### Antisites in group-VI TMDs: a promising qubit platform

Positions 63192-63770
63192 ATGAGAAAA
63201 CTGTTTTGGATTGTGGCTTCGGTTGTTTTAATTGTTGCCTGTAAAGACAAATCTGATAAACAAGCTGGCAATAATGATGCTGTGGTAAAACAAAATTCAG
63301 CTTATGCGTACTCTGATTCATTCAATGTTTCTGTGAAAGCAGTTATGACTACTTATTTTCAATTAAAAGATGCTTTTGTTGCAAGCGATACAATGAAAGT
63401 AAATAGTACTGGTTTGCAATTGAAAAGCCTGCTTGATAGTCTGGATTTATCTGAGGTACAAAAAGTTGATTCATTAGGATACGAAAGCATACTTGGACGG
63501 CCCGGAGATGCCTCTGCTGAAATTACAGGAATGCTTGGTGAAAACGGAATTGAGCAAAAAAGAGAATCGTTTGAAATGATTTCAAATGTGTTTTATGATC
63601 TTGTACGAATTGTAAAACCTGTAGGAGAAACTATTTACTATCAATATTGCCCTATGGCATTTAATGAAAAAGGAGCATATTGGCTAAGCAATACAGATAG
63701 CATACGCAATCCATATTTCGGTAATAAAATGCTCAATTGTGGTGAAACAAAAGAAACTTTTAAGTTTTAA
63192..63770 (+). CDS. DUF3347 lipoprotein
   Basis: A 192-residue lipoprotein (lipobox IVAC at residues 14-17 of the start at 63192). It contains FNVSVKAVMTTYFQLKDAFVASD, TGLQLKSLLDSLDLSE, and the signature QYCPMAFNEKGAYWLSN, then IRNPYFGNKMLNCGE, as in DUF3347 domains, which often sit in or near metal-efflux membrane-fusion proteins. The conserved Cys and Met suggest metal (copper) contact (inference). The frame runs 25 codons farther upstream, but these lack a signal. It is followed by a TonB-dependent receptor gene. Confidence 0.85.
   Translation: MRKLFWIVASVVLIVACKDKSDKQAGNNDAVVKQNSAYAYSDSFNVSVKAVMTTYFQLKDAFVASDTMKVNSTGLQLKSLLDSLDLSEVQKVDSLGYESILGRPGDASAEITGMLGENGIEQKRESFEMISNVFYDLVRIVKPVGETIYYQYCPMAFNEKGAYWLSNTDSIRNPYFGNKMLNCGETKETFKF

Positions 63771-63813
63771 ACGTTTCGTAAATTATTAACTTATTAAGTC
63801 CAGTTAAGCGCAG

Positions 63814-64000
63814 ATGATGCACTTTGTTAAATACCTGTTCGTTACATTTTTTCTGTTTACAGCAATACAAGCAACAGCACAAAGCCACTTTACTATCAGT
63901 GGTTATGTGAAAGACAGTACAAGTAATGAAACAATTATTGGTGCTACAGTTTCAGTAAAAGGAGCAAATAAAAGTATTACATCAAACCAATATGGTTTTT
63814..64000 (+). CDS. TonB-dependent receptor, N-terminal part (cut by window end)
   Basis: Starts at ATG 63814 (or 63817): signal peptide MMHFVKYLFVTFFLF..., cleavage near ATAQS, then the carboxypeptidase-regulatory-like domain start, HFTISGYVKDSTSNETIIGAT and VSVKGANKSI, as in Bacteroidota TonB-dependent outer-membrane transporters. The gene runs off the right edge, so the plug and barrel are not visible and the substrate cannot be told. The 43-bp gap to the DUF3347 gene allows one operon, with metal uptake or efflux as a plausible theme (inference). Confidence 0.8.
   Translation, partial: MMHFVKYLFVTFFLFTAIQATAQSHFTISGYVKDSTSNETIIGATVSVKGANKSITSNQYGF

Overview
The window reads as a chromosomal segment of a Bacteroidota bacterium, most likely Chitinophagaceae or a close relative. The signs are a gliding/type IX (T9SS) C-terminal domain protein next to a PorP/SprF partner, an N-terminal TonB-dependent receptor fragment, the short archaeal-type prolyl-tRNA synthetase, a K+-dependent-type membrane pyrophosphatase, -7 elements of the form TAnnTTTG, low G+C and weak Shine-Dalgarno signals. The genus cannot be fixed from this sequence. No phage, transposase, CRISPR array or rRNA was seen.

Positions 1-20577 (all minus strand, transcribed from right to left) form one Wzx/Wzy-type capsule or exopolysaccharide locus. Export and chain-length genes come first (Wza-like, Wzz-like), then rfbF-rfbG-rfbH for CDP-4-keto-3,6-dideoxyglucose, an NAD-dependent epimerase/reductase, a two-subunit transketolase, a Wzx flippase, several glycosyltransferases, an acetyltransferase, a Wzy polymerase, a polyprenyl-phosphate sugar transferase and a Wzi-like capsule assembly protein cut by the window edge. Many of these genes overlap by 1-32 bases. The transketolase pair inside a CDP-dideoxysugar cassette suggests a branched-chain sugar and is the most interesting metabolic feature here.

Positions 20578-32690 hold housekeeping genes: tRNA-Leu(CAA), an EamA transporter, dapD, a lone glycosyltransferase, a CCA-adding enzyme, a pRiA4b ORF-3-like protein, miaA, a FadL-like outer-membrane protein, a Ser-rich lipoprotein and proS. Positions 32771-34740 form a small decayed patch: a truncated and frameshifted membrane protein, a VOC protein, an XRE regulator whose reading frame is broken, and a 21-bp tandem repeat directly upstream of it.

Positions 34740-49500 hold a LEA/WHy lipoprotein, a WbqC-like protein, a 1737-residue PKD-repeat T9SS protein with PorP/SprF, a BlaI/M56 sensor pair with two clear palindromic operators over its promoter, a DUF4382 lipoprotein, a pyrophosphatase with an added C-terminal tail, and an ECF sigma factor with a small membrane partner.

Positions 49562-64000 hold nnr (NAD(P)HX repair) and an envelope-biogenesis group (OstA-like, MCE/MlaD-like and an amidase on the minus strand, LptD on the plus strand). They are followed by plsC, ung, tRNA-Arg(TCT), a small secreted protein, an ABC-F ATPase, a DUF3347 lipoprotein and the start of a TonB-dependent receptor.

Based on the preceding discussion of our hypothesis, we performed a symmetry-based data-mining search to identify nonmagnetic and relatively stable MX_{2} TMD compounds from the 2D materials database C2DB^{27} with computed band gaps larger than 1.4 eV and energies above the convex hull less than 0.1 eV/atom. 27 TMD compounds were identified and assigned to three different phases, 1H, 1 T, and 1 T’ and the corresponding point groups, *D*_{3h}, *D*_{3d}, and *C*_{2h}, respectively. 1 T’ phase is ruled out since the *C*_{2h} point group does not have a 2D IR. For group-VI TMDs, the 1H phase is more stable than the 1 T phase under equilibrium conditions^{28}. Therefore, we focused on six nonmagnetic group-VI 1H TMDs MX_{2} (M: Mo, W; X: S, Se, Te). We performed high-throughput defect computations and found that no neutral anion vacancy in these six group-VI TMDs hosts a triplet ground state, which is largely due to the fact that the cation dangling-bond states surrounding anion vacancies form a state space consisting of fully occupied 1D *a*_{1} and unoccupied 2D *e* levels. As a result, the anion vacancies do not favor a triplet spin configuration. Note that anion vacancies with a 2- charge state host triplet ground states, but the lack of unoccupied in-gap defect levels makes the necessary excitation process impossible, see Supplementary Note 1 for details. We thus ruled out isolated anion vacancies and focused on anion-antisite defects in the 1H TMDs.